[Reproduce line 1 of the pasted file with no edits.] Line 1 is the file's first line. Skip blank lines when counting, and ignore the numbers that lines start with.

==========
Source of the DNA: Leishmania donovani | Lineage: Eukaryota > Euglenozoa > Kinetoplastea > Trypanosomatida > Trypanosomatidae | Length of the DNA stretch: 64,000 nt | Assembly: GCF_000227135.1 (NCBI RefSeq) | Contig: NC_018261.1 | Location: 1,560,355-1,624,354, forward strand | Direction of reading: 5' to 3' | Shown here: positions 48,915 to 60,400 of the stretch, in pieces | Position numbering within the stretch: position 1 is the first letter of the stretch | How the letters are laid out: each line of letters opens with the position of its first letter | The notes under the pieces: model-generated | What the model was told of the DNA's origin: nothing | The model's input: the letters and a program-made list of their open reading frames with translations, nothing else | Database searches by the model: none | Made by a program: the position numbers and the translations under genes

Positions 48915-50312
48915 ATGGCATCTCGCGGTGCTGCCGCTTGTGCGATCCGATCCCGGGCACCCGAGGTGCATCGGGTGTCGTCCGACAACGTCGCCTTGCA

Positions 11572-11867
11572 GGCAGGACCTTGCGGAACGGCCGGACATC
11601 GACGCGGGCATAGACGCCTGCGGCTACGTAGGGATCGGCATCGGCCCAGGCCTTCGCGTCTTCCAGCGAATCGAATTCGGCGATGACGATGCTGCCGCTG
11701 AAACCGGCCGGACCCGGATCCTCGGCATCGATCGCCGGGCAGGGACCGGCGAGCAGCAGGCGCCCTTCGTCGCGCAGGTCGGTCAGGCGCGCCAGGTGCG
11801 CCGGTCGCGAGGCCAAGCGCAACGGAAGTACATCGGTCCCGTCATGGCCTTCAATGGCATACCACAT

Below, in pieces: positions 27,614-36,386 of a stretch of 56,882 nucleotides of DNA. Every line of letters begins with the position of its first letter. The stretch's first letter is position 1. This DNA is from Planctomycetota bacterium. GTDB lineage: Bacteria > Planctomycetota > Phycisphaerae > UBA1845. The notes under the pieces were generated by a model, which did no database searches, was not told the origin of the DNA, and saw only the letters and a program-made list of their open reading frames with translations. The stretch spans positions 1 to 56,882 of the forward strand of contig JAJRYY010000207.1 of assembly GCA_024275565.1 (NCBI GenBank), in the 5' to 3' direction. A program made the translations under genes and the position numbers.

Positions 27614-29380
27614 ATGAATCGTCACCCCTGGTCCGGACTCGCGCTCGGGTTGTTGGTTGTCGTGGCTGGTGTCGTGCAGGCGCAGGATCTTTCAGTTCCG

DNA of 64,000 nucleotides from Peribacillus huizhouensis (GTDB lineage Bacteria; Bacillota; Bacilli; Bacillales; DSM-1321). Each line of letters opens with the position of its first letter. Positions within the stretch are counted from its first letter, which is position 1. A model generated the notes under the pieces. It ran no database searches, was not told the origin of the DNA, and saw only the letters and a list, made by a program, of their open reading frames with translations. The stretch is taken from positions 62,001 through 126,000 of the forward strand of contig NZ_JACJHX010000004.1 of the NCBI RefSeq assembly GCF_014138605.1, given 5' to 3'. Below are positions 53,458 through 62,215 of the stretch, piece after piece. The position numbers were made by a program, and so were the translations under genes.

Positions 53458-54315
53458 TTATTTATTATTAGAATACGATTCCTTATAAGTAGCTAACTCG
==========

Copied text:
Source of the DNA: Leishmania donovani | Lineage: Eukaryota > Euglenozoa > Kinetoplastea > Trypanosomatida > Trypanosomatidae | Length of the DNA stretch: 64,000 nt | Assembly: GCF_000227135.1 (NCBI RefSeq) | Contig: NC_018261.1 | Location: 1,560,355-1,624,354, forward strand | Direction of reading: 5' to 3' | Shown here: positions 48,915 to 60,400 of the stretch, in pieces | Position numbering within the stretch: position 1 is the first letter of the stretch | How the letters are laid out: each line of letters opens with the position of its first letter | The notes under the pieces: model-generated | What the model was told of the DNA's origin: nothing | The model's input: the letters and a program-made list of their open reading frames with translations, nothing else | Database searches by the model: none | Made by a program: the position numbers and the translations under genes